The current imbroglio over the Commonwealth’s buy back of water from a company formerly associated with a government minister has dominated the news now for some days. Amongst the commentary I have been left wondering about some assertions concerning the water entitlements at the heart of the deal.
Water regulation is an extremely complicated field at the intersection of science, conservation, policy, the market, and politics – and I don’t pretend to be an expert. However, in this very lawyerly post, I try to work out the general operation of the regulatory framework that underpins the drama, to try to isolate the legal questions.
Mining company Adani wishes to build an airport, power station and accommodation for its Carmichael mine on leasehold land it owns in central Queensland. ABC now reports that the Queensland Coordinator-General has proposed that the government convert Adani’s leasehold land into freehold land. The effect of this conversion would be to extinguish native title over the land, held by the Wangan and Jabilingou people. While the government has extinguished native title this way in the past, this is apparently the first time that it will be done without the agreement of the traditional owners.
This move calls into question the Queensland government’s commitment to human rights – notably the right to free, prior and informed consent. This post explores the implications of this decision, and the precedent it sets for land dealings – notably against the backdrop of the pro-development approach of the Northern Development White Paper.
The contemporary discourse around land tenure in Queensland – and more widely in Northern Australia – is about facilitating economic development (or sometimes ‘growth’). Of little interest in most metropolitan areas, land tenure is of great interest to pastoralists and Indigenous Australians, both of which groups hold tenures ‘less than freehold’. It is also of great interest to government, both state and federal, seeking to promote economic development.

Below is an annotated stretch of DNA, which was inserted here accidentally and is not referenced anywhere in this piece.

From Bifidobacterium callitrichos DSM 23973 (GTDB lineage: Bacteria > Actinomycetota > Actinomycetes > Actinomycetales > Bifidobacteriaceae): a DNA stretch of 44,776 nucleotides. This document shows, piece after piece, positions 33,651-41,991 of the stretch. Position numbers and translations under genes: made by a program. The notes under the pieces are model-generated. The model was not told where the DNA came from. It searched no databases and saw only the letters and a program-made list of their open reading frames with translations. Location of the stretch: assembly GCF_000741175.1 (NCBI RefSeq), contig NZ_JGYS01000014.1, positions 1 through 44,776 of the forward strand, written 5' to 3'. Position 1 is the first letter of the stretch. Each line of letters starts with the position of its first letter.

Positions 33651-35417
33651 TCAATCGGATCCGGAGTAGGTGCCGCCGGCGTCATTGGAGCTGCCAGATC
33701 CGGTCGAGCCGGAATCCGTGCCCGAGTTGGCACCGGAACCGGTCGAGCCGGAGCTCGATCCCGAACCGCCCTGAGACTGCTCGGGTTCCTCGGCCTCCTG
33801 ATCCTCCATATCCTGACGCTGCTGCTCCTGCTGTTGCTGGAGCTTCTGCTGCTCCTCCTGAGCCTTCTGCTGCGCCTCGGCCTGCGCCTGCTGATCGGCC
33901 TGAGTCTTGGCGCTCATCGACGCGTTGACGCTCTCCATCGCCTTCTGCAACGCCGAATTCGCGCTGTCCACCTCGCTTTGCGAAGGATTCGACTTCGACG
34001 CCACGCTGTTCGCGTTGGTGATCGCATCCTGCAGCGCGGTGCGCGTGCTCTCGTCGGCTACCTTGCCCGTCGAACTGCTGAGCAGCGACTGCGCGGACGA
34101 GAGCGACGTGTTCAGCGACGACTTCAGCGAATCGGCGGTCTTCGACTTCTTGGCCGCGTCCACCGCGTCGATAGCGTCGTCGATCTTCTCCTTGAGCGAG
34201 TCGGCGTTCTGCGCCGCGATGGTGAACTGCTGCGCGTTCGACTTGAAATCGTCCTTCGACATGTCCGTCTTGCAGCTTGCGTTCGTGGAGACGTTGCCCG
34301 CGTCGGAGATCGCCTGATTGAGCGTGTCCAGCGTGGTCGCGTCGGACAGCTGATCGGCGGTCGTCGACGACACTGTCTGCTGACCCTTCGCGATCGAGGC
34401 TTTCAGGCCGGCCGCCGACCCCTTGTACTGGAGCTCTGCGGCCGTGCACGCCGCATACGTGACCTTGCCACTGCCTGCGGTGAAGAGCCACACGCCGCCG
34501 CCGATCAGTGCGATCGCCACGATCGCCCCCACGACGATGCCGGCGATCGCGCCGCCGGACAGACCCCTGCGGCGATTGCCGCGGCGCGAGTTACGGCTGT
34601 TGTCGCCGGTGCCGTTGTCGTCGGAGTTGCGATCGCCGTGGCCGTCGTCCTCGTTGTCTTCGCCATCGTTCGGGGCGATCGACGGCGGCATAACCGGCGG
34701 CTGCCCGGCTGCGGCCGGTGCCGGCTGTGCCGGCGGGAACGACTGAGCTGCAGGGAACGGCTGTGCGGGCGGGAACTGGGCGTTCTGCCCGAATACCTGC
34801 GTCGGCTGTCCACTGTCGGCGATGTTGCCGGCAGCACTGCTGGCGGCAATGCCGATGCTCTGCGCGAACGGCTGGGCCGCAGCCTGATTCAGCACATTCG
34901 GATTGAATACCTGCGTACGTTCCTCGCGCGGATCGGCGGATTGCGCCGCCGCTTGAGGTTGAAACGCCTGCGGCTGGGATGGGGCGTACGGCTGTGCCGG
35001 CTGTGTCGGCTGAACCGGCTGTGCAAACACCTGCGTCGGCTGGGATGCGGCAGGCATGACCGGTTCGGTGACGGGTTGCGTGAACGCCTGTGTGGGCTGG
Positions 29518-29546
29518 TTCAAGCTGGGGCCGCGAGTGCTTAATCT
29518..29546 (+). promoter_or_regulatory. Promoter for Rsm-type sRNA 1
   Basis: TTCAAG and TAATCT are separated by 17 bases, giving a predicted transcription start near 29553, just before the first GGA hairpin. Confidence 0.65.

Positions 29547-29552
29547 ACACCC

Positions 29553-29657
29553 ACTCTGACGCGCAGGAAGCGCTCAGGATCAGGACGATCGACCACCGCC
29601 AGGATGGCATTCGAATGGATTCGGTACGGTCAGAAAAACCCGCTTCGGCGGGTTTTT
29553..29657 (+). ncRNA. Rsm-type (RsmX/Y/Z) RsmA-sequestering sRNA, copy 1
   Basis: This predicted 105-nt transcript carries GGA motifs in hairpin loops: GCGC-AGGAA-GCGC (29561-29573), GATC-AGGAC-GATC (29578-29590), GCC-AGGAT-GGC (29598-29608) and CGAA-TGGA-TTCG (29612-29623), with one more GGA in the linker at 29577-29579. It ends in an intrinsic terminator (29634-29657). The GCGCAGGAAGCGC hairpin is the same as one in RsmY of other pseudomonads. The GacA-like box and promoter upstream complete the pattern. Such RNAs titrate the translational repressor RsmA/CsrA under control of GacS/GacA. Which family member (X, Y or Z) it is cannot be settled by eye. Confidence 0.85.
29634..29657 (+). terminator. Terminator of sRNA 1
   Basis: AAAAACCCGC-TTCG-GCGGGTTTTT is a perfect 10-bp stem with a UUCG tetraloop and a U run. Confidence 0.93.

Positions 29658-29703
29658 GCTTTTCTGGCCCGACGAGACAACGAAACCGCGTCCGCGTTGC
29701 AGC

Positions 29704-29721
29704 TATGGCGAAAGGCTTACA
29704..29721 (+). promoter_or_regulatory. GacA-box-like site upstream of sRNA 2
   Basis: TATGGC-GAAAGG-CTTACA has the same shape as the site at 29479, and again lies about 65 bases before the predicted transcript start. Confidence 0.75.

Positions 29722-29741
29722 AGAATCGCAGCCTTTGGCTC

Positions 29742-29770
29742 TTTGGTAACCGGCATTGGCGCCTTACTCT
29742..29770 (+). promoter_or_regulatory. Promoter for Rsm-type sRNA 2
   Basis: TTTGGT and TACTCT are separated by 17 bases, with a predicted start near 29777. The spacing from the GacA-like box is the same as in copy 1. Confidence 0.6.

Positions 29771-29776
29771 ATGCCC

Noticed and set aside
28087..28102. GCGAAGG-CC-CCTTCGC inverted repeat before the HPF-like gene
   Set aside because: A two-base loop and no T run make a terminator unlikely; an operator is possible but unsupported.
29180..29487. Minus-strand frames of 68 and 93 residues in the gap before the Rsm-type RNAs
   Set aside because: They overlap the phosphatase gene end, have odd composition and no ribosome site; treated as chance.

One of the recurrent themes in economic development in the north is the need for ‘secure tradeable’ interests in land. This concept is implicit in the recent Queensland reforms allowing holders of Indigenous tenures to ‘freehold’ their land. The cost of this is extinguishment of native title, albeit in consultation with traditional owners. The implied benefit is the ability to use land as collateral for investment.
This post challenges the received wisdom of freehold as the gold standard of land tenure. I suggest that we should be thinking more creatively about tenure and economic development in the north, in particular respecting Aboriginal and Torres Strait Islander interests in land.
The Commonwealth government recently released its White Paper on Developing Northern Australia (‘White Paper’). The White Paper identifies land tenure as a key component of development in the north. It identifies challenges associated with land tenure, and proposes some tentative solutions, although in the main the action plan for land promotes undertaking pilot schemes rather than concrete plans.
This post outlines the land tenure ‘challenges’ identified in the White Paper, the opportunities that might arise and some of the potential impacts. In particular, I am interested in how the language around land tenure might advance or affect social and environmental objectives in northern Australia.